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1966 EType Jag 4.2Ltr Manual (rebuilt engine) 9.8:1 190PSI each pot
Conversion to fuel injection (6 injectors) 450KPA Fuel Pressure
M130 ECU / Fixed Dissy / reluctor wheel / MAP / IAT
Converted to run E85
The tune on throttle is fine and on a dyno the lambda looks good .90 to .85 across the range . Makes good power and is smooth all through rev range.
My issue is a lean hesitation on throttle initial throttle opening. I have seen 1.7 to 2 lambda
I have played with the fuel film simple settings , it is set to 115% ( i have tried it up to 250%)
Idle is good and timing at idle control is between -5 and 15 Degrees at .99 Lambda
we are using the triple SU's with dash pots etc. removed and the throttle blades as air intakes through the std e type air cleaner
does anyone have any ideas for me as to what I can do to mitigate the hesitation.
How about some logging showing the issue? Show us what happens with different Fuel Film Primary Scale values? You might also want to play with Fuel Film Primary Offset -- this is calibrated by looking at the lambda value following a fuel cut (usually done with an overrun). See the help for "Fuel Film" for some details on this.
Do you have level 2 logging enabled on your M130? If so, log Fuel Film Calculator.
Since you are using the distributor -- can you confirm the engine runs without misfire at all the Ignition Timings you see in the logs? Sometimes the distributor needs to be clocked so that the rotor will still connect at the complete range of ignition angles.
Road car multi-throttle engines can be a major ball ache to get right with M1. Manifold pressure mode needs to be set to estimate and the shape of the MAP estimate table is critical for the fuel film model to work correctly - you cant just do a linear 0-100 or 30-100 like the help suggests for a road engine. The couple I have done have taken many hours of messing around with the MAP estimate table to give something that allows the film model to work acceptably at small throttle openings. Even after getting it good enough that it drove ok without flatspots etc, the lambda trace never looked great... Of course, every time you adjust the MAP estimate table you have to retune the VE table as well so it is a fairly painful process.
Also I will emphasize what David has mentioned about the distributor rotor phasing. Be aware with a locked distributor the maximum timing variation you can command is limited by the angular width of the tip of the rotor. So if for example your rotor tip is only 25 deg wide, you need to be careful with how much advance you command during cruise conditions - especially if you are using idle ignition etc. I imagine the old Jag hemi chamber probably wants way more advance in some conditions than will actually be possible with a locked distributor.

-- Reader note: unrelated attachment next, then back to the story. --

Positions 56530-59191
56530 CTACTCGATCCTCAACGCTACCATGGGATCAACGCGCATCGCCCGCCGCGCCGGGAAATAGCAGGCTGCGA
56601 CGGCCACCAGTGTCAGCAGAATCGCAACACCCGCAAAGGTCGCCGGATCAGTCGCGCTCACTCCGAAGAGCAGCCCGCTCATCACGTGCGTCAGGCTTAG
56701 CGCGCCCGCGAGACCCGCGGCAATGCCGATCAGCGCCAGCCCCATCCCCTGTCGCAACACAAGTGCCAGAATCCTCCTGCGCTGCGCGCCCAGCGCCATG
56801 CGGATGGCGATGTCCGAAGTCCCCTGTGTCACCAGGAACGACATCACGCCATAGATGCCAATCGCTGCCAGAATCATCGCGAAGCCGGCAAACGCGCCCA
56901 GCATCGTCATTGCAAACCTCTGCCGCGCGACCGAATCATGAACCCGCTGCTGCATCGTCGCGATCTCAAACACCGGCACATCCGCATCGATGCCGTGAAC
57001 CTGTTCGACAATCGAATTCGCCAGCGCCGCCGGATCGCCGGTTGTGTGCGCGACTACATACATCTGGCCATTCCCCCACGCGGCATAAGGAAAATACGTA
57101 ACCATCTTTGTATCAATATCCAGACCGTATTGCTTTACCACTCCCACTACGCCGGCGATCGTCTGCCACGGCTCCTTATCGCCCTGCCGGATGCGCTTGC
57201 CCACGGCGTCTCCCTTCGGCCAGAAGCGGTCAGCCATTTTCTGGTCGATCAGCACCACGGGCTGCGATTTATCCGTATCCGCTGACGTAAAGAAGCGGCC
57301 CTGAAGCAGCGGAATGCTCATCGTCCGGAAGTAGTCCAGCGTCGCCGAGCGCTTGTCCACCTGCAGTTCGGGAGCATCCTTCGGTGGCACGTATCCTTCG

Thanks for the responses , the car runs fine in all other areas except the hesitation from crack of throttle. Revs cleanly to 5,500rpm red line
I will log the car today using those settings and post it up here.
Thank you again for your time with this issue .
Good observations about the distributor, or more accurately the rotor, phasing to the 'plug terminals. Even with the original operation, it wasn't unknown for the rotor tip to be misaligned either at idle, when fully retarded, or when fully advanced, as different aftermarket suppliers may have the alignment slots in slightly different positions, or there may be variations in the base-plates, etc.
Fortunately, this is quite easy to check and set, easier than with points, but requires the sacrifice of a distributor cap.
It's been many years but if I recall correctly -
Remove the HT leads.
Check the position of the clip points and the locating lug on the underside that aligns the cap to the slot in the body - you need to make sure these are left in place.
With a hacksaw, or other cutting blade, cut away the cap in the area around one of the plug posts - or several to ensure you can see inside clearly. You need to leave enough material to ensure the posts are still held solidly in place but remove enough to see what the rotor is doing.
Refit the HT leads and fit to engine.
Connect your favourite timing light to the plug wire that is on the most visible post and start the engine.
By using the timing light you should see the rotor illuminated with the tip aligned to the distributor post and by moving the dis' body you can change the relative positions so there's an overlap from idle to full advance.
I would suggest setting the timing to zero for rpm and load corrections, and have it just overlapping, that way any rpm and/or load correction advance will increase the overlaping of the tip and post. Then add the advances and check you still have overlap.
That may not be too clear, but with a little thinking about it, you should be fine.
just an update , found the issue with the tuning of the jag the fuel numbers were way to low for e85 specifically the enrichment based on MAP
if anyone would like the figures I will post them here for you.